Take the 2-minute tour ×
Stack Overflow is a question and answer site for professional and enthusiast programmers. It's 100% free, no registration required.

I'm looking at an open source project, and see something like this :

;(function(){
    // codes here
})()

I'd like to know whether the semicolon there has a special meaning?

share|improve this question
12  
That's a semicolon. It's probably there in case the file is imported after another file that's missing a trailing semicolon. –  Pointy Apr 6 '12 at 14:12
    
@Pointy thanks. could you post it in an answer so I can accept it to end this question. –  wong2 Apr 6 '12 at 14:15
    
possible duplicate of JavaScript: Semicolon before self-invoking function? –  squint Apr 6 '12 at 14:27

3 Answers 3

This is because the ASI (Automatic Semicolon Insertion) allows you to avoid semicolons.

For example, you can write this kind of code with no error:

var a = 1
a.fn = function() {
    console.log(a)
}

See? Not a single semicolon.

However, there are cases where the semicolon isn't inserted. Basically, in real projects, there is one case where it isn't: when the next line starts with a parenthesis.

The javascript parser will take the next line as an argument and not automatically add a semicolon.

Example:

var a = 1
(function() {})()
// The javascript parser will interpret this as "var a = 1(function() {})()", leading to a syntax error

To avoid this, there are several ways:

  • Add a semicolon at the beginning of a line starting with a parenthesis (which was done in the code you show)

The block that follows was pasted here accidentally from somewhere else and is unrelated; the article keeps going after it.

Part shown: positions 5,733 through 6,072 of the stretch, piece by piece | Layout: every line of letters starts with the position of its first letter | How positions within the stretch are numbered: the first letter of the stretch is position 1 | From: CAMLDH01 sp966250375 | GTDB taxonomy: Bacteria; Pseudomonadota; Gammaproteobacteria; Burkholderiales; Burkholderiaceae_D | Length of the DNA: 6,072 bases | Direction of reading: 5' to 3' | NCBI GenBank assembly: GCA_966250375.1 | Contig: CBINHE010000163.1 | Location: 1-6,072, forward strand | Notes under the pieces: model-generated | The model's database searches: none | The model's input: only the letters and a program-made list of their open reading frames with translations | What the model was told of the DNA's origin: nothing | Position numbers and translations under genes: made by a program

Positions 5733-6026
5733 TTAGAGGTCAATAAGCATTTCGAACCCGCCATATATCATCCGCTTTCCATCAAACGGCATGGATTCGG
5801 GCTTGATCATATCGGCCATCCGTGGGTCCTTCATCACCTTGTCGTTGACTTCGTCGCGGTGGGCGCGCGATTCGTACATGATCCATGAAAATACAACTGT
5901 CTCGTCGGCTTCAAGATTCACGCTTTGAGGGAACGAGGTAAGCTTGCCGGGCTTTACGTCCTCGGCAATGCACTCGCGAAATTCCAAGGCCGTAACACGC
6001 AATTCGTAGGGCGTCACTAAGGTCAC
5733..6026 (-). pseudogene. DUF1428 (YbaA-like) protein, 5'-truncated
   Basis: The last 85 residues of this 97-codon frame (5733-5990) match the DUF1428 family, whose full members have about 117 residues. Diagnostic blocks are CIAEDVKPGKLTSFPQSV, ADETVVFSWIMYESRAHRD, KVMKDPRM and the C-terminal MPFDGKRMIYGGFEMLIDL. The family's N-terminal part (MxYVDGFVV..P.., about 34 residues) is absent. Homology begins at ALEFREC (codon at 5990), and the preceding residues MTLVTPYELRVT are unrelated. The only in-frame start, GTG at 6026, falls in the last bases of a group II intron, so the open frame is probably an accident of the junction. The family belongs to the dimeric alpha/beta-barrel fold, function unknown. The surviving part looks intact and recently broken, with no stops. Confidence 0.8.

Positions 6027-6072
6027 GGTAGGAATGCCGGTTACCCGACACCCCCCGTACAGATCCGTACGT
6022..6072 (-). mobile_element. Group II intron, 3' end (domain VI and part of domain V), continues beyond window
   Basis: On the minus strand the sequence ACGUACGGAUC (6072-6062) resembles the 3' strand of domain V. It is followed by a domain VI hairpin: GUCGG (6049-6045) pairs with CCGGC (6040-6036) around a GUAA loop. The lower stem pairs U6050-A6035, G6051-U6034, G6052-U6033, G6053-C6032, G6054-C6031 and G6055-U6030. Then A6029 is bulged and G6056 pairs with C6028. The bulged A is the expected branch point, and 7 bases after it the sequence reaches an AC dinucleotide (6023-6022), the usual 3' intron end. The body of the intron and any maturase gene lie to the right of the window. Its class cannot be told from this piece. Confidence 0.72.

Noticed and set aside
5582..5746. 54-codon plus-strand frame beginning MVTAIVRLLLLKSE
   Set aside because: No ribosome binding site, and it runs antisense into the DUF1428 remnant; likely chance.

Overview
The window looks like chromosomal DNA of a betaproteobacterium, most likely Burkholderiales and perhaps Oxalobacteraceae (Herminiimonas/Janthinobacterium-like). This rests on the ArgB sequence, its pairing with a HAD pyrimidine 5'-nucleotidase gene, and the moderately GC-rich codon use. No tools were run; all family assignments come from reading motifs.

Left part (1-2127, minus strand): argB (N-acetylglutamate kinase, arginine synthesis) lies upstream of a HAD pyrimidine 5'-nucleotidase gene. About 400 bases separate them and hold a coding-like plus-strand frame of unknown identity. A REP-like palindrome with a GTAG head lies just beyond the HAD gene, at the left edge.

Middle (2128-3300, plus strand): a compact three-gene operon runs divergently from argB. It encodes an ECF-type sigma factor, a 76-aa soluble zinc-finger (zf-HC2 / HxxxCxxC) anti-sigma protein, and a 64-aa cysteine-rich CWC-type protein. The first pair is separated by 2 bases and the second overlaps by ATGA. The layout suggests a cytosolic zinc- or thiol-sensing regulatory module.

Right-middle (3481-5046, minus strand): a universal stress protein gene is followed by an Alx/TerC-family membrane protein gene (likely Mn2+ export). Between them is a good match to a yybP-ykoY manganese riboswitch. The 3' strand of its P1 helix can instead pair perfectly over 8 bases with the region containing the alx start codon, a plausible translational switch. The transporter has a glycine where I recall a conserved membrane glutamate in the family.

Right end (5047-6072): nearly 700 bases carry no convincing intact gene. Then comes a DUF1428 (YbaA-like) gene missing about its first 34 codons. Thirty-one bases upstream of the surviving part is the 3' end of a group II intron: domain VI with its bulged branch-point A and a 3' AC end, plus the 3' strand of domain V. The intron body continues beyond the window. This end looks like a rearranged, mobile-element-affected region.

• Use the following structure:

    !function() {}()

share|improve this answer

JavaScript has automatic semicolon insertion (see section 7.9 in ECMAScript Language Specification):

There are three basic rules of semicolon insertion:

  1. When, as the program is parsed from left to right, a token (called the offending token) is encountered that is not allowed by any production of the grammar, then a semicolon is automatically inserted before the offending token if one or more of the following conditions is true:
    • The offending token is separated from the previous token by at least one LineTerminator.
    • The offending token is }.
  2. When, as the program is parsed from left to right, the end of the input stream of tokens is encountered and the parser is unable to parse the input token stream as a single complete ECMAScript Program, then a semicolon is automatically inserted at the end of the input stream.

Usually you can omit the last semicolon in a JavaScript file (second rule). If your application creates JavaScript code by merging several files this will result in a syntax error. Since ; itself is the empty statement you can use it to prevent such syntax errors.

share|improve this answer

A very good explanation can be found here:

http://mislav.uniqpath.com/2010/05/semicolons/
(see paragraph "The only real pitfall when coding without semicolons")

var x = y
(a == b).print()

is evaluated as

var x = y(a == b).print()

Bottom line, it's a good practice to put a semicolon before every row that starts with a ( characther.

share|improve this answer

Your Answer

 
discard

By posting your answer, you agree to the privacy policy and terms of service.

Not the answer you're looking for? Browse other questions tagged or ask your own question.